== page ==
Clothesline Felt Game

 

E loves playing with clothespins – whether it’s her Clothespin Color Matching Game or simply clipping them to a page in a book.

We don’t really hang up our laundry around here but I’ve long had an idea at the back of my mind of hanging up a mini clothesline and clipping photos, E’s artwork or small items she loves to it.

Then I saw this post at Planet of the Apels a while back, and I knew I had to do this, even though it took me quite a while to get around to it on my list.

 

Simple homemade fine motor game for kids: Clothesline Felt Game

(E was 26 months old.)

This post contains affiliate links for your convenience.



 

 

 

 

To make a Clothesline Felt Game, you’ll need:

  • Felt.
  • Scissors, utility knife or similar.
  • Piece of string.
  • Clothespins.



 

I cut out the felt clothes while E wasn’t home

 

Simple homemade fine motor game for kids: Clothesline Felt Game

 

then set up an invitation to play.

 

Simple homemade fine motor game for kids: Clothesline Felt Game

 

I’d originally bought slightly smaller plastic clothespins (as seen in the second photo above) for use with this game because I thought the wooden ones we had were too heavy, and smaller ones would look better.

Unfortunately, E was unable to work the plastic ones, so I gave her the regular wooden ones, and she had a blast.

I put the miniature clothesline up between two toddler-sized chairs, making sure to position them so that they’d fall over if in a freak accident, E should fall on the clothesline.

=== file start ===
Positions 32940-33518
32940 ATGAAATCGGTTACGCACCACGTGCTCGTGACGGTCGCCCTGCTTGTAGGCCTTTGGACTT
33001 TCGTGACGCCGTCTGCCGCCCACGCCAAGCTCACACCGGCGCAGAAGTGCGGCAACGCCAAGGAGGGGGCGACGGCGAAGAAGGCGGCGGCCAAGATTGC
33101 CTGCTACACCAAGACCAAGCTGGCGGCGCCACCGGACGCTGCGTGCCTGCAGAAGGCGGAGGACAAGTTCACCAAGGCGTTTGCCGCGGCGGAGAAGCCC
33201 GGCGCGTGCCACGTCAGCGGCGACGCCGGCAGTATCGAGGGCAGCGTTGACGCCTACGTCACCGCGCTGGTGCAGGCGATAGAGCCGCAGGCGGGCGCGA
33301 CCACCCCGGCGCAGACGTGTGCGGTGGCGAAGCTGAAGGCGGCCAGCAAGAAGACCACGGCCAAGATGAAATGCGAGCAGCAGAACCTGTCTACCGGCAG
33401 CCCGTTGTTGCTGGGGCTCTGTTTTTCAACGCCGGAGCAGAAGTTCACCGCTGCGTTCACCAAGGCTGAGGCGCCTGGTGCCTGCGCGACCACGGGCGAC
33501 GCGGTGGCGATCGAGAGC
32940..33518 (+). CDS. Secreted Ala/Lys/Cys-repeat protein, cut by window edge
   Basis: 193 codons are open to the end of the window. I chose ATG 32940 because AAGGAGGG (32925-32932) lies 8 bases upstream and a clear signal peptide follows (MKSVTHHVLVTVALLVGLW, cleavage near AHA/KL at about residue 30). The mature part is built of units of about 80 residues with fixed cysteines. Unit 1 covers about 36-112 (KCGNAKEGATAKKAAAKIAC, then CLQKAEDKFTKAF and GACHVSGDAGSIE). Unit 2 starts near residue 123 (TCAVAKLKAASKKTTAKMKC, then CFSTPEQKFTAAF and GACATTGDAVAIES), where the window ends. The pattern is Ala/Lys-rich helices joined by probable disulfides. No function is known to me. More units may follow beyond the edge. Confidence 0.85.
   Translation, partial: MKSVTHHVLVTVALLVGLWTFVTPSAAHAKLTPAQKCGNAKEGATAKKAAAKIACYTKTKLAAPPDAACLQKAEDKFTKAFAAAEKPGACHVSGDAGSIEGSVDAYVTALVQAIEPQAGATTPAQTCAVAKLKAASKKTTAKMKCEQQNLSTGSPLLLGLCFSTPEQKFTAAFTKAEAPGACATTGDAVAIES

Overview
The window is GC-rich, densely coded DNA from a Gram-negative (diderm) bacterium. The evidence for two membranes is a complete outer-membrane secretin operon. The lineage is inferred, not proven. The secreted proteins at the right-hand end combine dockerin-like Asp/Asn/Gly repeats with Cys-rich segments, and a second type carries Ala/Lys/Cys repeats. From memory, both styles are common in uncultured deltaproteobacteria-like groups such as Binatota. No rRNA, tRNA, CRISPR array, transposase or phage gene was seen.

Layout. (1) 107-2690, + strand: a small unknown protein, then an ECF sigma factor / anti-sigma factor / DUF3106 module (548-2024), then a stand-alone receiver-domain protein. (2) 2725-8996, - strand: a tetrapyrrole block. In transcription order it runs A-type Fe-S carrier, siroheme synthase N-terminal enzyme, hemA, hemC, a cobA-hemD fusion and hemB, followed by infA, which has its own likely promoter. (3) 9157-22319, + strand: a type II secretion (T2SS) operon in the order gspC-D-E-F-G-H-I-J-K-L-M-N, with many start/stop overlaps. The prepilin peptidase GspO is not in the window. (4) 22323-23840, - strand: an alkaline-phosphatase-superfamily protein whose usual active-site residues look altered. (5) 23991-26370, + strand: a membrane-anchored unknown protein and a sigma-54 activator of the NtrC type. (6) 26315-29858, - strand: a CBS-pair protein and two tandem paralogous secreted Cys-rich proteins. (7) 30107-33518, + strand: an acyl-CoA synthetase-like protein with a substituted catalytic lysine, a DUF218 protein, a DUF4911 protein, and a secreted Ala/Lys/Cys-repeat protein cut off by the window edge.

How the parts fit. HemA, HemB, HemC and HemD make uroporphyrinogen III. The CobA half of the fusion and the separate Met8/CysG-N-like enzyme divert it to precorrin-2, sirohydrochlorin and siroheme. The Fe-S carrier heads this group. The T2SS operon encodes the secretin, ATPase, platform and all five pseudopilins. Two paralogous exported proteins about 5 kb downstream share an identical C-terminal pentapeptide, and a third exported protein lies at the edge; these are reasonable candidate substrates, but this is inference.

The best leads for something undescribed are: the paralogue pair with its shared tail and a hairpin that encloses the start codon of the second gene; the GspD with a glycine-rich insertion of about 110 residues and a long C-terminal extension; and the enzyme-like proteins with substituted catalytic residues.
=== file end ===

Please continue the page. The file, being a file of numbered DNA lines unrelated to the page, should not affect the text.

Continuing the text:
Simple homemade fine motor game for kids: Clothesline Felt Game

 

As I’d suspected, the regular clothespins were too heavy to keep the clothes pointing down unless they were clipped on exactly right. However, that didn’t matter to E at all. She was all about clipping the clothes to the line and didn’t care if it looked “realistic”. At first, she asked me to hold the clothing for her while she clipped, then started doing both.

When she was done for the day, I suspended the clothesline on E’s bookshelf for free access while minimizing the risk the string poses.

 

Simple homemade fine motor game for kids: Clothesline Felt Game

 

In this last picture, you can also see some of the miniature wooden clothespins I ended up buying. They do look better and are a tad easier to put on “right” (with the clothes pointing down).

Several times a day, E goes to take off or put on some clothes, or simply to clip a few more clothespins on the line. She also points at the clothesline regularly and says “Cool!”, so I think she likes it 😉 She still asks me to hold the clothes for her while she clips sometimes but I don’t mind, she just wants to engage with me.

 

 

 

What I learned:

  • When cutting felt, taping the pattern to the felt really helps. Of course it’s not really imperative to make exact cuts but I did enjoy the extra control I had after I started taping.
  • Plastic clothespins are harder to work than wooden ones. The small wooden ones took a couple of squeezes before they were as easy to work as the regular wooden ones. At first, I was worried they’d fall apart easily (because the mechanism moved sideways a lot when I tried them) but E does well with them.
  • Since it’s really not a complicated idea, I didn’t consult the original post when making this and actually googled a pattern for the miniature clothes {edit: the site no longer exists}. Only while writing this article did I notice that there’s a link to a pattern for four items of clothing in my inspiration post. I’ve now printed it out for the next batch of clothes, since E keeps asking me for more 😉
  • You can never have enough clothes to hang up 😉

 

 

 

Additional suggestions:

  • Extend the game by making each clothing item in several colors and picking out all clothes of the same color.
  • Ask your toddler to hang up all clothes of the same type.
  • Make color or shape patterns on the clothesline.
  • Make a dress-up doll felt game to use with the clothes.



 

Does your toddler enjoy clothespins? How do you use them with your kids? Leave a comment, and feel free to include a link if you’ve written about it!

 

 

 

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